Frank had 49 20-second exposures, and used the traditional comp (000-BCY-343, 117) and check (000-BCY-345, 120) method.  For that series, the mean target magnitude was 9.813, with a standard deviation of 0.007 magnitudes.  This is worse than the S/N=740 value reported by AIP4WIN, but most S/N reports are theoretical estimates and basically just give you guidance.  Frank is using a C14, and with 20-second exposure, scintillation is pretty minimal.  His (C-K) values were -0.260 +/- 0.009, again about right for this fainter set of stars.  The extreme values (that set the peak-to-peak range for the dataset) were 0.015mag fainter and 0.018mag brighter than the average, or about 2 sigma.  This is perfectly reasonable for a 49-element dataset.  This shows that Frank is getting sub0.01mag precision for 10th magnitude at 20seconds, not bad.

Pablo took 29 2-second V-band exposures, if I read his post correctly.  With his C14, this should have about 0.01mag scintillation.  However, his mean target value was 9.884 +/- 0.040 magnitudes.  I don't know what his signal/noise was for each measure.  The extreme values are 0.083mag too faint and 0.081mag too bright, about 2 sigma, pretty normal.  His check star (120) was measured at 11.972 average and 0.059mag standard deviation.  So the target star deviation was somewhat less than the check star deviation, probably about right for the two magnitude brightness difference.  But both target and check have large standard deviations, which is indicative of low signal/noise.  Pablo, you might indicate how bright both the target and check stars were; roughly what signal/noise was reported for both; and what stars you used for your ensemble.

I don't see any evidence of variability in the target star over this very short interval of time, either for Frank or Pablo.  All variation can be easily explained as random noise, and none of the variability shows any trends: bright points may be immediately adjacent to faint ones.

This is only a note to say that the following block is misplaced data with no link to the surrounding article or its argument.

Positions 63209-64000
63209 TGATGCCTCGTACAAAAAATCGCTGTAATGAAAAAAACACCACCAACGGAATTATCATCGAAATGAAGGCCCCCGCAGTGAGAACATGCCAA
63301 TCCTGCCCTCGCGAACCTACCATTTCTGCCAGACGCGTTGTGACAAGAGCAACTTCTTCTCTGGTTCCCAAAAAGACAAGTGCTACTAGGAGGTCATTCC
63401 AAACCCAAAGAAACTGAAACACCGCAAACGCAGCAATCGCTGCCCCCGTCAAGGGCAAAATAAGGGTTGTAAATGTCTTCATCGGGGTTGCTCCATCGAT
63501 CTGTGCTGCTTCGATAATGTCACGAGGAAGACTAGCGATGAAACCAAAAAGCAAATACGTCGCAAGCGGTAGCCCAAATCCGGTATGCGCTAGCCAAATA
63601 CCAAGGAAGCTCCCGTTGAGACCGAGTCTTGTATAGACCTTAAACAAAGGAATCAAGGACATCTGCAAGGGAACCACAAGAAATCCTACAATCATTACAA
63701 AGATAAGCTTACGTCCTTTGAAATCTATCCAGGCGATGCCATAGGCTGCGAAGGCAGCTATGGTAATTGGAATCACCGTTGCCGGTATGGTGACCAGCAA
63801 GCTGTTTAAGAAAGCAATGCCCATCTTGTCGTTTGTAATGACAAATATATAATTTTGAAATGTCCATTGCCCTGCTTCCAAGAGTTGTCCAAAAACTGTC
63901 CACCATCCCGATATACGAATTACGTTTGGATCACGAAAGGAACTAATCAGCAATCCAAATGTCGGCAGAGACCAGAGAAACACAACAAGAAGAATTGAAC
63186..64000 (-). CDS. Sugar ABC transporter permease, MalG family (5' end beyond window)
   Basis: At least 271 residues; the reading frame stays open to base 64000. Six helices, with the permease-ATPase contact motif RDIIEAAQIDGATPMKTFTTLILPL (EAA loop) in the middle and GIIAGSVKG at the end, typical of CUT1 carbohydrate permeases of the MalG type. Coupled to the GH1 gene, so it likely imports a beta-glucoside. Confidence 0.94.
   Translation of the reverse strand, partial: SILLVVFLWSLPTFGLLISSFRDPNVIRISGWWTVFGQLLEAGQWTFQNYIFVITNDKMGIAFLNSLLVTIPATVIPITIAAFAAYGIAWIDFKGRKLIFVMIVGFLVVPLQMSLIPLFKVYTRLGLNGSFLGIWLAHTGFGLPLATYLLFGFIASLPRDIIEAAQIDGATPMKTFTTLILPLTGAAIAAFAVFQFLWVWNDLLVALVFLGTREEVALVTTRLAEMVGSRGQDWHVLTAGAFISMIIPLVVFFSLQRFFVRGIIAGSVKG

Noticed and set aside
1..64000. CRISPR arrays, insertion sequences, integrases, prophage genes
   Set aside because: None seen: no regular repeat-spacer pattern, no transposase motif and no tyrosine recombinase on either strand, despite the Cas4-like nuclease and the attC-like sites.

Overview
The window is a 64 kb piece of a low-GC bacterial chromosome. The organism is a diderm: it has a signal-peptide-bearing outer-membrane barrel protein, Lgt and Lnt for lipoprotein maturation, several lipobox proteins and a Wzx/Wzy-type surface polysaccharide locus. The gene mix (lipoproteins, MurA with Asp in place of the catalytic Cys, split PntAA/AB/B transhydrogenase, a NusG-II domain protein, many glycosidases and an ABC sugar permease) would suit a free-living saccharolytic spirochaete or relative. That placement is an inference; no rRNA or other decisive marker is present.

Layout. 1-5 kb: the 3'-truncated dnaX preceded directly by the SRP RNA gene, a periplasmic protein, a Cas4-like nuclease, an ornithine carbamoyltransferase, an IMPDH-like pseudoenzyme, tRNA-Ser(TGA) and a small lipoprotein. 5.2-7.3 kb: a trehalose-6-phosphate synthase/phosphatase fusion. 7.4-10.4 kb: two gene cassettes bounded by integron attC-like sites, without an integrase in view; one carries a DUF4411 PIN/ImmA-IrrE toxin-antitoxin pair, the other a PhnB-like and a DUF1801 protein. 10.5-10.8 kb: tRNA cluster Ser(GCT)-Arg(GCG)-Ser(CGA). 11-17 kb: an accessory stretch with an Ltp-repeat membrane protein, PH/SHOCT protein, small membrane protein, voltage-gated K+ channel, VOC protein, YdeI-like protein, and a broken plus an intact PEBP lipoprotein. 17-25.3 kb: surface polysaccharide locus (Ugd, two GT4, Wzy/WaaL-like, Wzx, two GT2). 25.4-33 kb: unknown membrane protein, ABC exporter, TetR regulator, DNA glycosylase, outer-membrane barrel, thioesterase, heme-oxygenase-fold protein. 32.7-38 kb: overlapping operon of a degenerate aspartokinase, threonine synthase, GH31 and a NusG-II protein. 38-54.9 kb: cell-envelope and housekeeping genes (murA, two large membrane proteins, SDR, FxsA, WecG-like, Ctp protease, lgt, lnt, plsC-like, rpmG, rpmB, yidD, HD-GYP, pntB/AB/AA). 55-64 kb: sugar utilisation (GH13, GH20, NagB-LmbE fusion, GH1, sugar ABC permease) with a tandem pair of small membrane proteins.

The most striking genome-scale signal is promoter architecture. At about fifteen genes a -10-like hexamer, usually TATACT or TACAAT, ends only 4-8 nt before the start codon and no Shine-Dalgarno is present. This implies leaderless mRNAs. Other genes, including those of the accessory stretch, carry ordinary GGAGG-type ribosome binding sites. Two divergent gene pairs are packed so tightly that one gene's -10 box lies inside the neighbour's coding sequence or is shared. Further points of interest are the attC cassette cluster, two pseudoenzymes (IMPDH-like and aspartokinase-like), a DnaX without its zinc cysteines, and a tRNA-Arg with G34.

Again, to demonstrate the variability that Mike Linnolt is reporting, you would have to observe on the same night and the same time as Mike, and for a longer time series.  Preferably you would have two CCD observers observing simultaneously so that you could correlate any changes.

Note that I am not dismissing short-term variability.  I am just saying that the current datasets are not sufficient proof, and to demonstrate such variability is a much more difficult task than you might naively think!

Arne

pablotwa
pablotwa's picture
Indicate how bright both the target and check stars were..

I attached the info you asked for Arne, I believe it was a full moon, hot and thin clouds rolling in and out , extreme light pollution (Street light illuminating my Observatory, I sometime use a Film set black silk on a C stand to give some shade, but it's not always possible). I always add CALLSTAT=BDF manually because I use Astroimage J to calibrate and I just don't know how to add the calibration info on the header, so far nobody else knows how to help me accomplish that..(neither here nor there I know, I just threw this here in case somebody knows how to do that!)

Pablo

File upload: 
HQA
HQA's picture
Pablo's SNR

From Pablo's reply, the signal/noise ratio for the target in the 2second V-band exposures was 203 (good!), but the comparison stars, 2 magnitudes fainter, only had SNRs in the 20-70 range.  That was most likely the major part of the standard deviation during the short time series, plus some effect from the light clouds.  Short exposures see clouds much more than longer exposures, which tend to smooth out the transparency variations.

Frank Schorr analyzed the B-band time series from both of you.  His 30sec B exposures had standard deviation of 0.040mag, while your 30sec B exposures had standard deviation of 0.053mag after throwing out one outlier.  The difference is likely due to sky transparency, so it looks like you are doing things mostly right, Pablo!  Both of the B time series are consistent with no variation, just random scatter.